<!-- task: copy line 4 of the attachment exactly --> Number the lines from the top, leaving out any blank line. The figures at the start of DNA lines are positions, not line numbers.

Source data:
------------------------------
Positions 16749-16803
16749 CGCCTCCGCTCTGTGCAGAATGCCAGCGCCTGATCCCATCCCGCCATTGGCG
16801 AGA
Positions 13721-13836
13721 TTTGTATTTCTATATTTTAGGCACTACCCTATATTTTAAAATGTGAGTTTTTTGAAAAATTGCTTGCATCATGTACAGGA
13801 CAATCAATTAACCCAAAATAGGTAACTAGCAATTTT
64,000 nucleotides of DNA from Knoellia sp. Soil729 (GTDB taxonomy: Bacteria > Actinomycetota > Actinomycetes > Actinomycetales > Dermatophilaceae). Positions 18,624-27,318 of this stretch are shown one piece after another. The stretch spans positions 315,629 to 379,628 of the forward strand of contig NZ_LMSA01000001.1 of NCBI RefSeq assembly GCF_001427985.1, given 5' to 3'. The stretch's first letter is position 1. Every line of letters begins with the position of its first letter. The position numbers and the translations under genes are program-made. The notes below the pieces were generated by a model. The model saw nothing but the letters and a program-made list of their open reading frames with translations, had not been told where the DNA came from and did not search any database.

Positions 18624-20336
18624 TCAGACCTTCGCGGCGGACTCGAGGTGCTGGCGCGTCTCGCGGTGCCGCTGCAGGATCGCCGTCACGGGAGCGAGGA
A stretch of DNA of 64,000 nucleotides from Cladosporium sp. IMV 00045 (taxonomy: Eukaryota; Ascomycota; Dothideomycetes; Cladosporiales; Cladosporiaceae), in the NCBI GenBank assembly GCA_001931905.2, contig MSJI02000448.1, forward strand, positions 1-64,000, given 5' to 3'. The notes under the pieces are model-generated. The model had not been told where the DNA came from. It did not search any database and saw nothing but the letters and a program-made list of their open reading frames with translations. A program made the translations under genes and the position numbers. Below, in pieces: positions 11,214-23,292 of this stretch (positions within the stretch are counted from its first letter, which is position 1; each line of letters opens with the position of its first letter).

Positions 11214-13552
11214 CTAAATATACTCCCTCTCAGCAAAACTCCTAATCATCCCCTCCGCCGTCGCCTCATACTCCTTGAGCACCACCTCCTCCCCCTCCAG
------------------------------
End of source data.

Positions 13721-13836